Children Under 5 in Poverty

Young children living in poverty or in a neighborhood of concentrated poverty experience unique barriers to food access, stable housing, employment, healthcare, and social support. These barriers can hinder a child’s ability to achieve academic success. In addition, children living below the poverty line may struggle with finding stable and substantial employment as adults.

Peer City Perspective

Louisville currently ranks 8th among its peer cities in child poverty among young children, with 20.5% of children under the age of 5 living in poverty. In 2017, the poverty line was $16,240 for a family of two and $24,600 for a family of four.

Louisville is in the middle of its peer group according to a natural breaks algorithm. Cities in green are those that outperform their peers, cities in yellow represent the middle cluster, and those in red are a group that lags behind its peers on this indicator.

Where is childhood poverty found in Louisville?

Although Louisville ranks 8th out of 17 cities in young child  poverty rates, child poverty varies substantially within the city. In the map to the left, areas with high rates of young child poverty are purple, and areas with average to low rates are white.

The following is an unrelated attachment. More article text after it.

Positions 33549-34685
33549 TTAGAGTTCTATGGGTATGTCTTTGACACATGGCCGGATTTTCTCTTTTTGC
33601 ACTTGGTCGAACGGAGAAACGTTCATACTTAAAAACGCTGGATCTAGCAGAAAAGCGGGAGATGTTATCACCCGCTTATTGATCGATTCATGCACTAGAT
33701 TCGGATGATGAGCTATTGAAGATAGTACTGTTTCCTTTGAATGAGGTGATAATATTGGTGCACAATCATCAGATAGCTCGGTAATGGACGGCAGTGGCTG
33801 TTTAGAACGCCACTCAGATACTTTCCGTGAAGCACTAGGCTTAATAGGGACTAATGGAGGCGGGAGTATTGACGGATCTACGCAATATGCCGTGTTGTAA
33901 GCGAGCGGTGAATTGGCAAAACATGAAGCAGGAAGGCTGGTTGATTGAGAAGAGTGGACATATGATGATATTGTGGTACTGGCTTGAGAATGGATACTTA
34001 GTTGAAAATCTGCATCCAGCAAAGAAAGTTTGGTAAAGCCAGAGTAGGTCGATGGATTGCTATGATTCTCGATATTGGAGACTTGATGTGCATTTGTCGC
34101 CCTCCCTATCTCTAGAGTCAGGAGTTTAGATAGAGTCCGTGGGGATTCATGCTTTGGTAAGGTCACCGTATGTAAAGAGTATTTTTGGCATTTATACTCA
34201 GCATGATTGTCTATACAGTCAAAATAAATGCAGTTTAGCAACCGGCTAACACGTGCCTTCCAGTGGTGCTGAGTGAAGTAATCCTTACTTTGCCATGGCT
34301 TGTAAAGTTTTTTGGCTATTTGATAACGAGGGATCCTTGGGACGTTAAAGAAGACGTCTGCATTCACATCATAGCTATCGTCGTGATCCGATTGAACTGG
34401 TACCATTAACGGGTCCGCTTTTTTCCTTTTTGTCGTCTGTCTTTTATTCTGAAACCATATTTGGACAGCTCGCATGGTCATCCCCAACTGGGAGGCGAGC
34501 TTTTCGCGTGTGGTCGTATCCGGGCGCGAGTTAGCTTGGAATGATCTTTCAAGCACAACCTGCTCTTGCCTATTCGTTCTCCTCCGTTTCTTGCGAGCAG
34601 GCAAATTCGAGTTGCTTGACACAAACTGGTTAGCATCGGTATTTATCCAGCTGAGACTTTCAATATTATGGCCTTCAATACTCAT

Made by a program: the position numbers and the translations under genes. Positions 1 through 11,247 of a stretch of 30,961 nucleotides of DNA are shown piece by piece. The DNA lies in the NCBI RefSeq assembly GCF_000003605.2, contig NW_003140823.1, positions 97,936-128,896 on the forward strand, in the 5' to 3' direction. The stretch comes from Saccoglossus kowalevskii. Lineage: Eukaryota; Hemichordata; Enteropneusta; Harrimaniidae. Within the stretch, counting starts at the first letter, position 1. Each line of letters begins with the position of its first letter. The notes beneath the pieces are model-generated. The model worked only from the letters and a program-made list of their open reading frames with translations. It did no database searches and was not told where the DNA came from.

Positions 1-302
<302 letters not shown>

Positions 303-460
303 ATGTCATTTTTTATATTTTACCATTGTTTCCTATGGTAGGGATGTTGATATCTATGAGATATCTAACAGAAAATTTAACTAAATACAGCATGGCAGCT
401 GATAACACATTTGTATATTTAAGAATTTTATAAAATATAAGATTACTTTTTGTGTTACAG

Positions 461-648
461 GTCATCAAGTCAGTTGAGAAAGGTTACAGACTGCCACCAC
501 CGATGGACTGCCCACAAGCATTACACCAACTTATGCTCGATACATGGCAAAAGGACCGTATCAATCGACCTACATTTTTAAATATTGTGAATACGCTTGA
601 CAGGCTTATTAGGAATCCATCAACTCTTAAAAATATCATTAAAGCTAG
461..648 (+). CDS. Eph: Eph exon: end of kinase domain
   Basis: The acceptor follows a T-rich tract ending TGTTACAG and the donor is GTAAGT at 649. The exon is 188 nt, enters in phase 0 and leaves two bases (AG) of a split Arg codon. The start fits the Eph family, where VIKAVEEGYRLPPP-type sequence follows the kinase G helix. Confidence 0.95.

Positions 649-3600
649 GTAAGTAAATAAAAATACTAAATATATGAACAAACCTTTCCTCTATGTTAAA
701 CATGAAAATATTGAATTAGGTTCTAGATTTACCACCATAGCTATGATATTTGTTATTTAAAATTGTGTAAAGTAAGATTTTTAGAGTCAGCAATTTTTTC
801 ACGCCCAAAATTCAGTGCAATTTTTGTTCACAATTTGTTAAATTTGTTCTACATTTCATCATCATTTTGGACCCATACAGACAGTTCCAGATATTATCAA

Young child poverty is most concentrated in Louisville’s western and downtown neighborhoods. Russell, California-Parkland, and Algonquin-Park Hill_Park Duvalle have young child poverty rates around 60%. The lowest rates of child poverty are in Floyd’s Fork, Northeast Jefferson, J-Town, and Fern Creek.

Scroll over the map to see values for each neighborhood. Zoom in to see street names that form the boundaries of each neighborhood.

Trends over time

Since 2013, there has been a downward trend in the Louisville for the number of children under 5 in poverty. Louisville is currently below the peer mean and above the 25th percentile at 24.1%.

Comparison Most and Least Improved Cities

Memphis continues to be the lease improved city with 39.3% of its children under 5 living in poverty. They are over 13 percentage points above the peer mean. Louisville fell below the peer mean in 2013 and continues to improve. Less than 3 percentage points separate Louisville and the most improved peer city, Knoxville.

Differences Based on Race

The percentage gap between Black and white children has yet to decrease. In Louisville, over 40% of Black children ages 5 to 17 are living in poverty, compared to 11.3% of whites in that age category.

Differences Based on Sex

Fewer females under the age of 5 live in poverty compared to their mail counterparts. Louisville females, in that age group are currently almost 3 percentage points below their peer mean, 22,8%. Louisville males, in that age group are slightly less than their peer mean at 25.4%.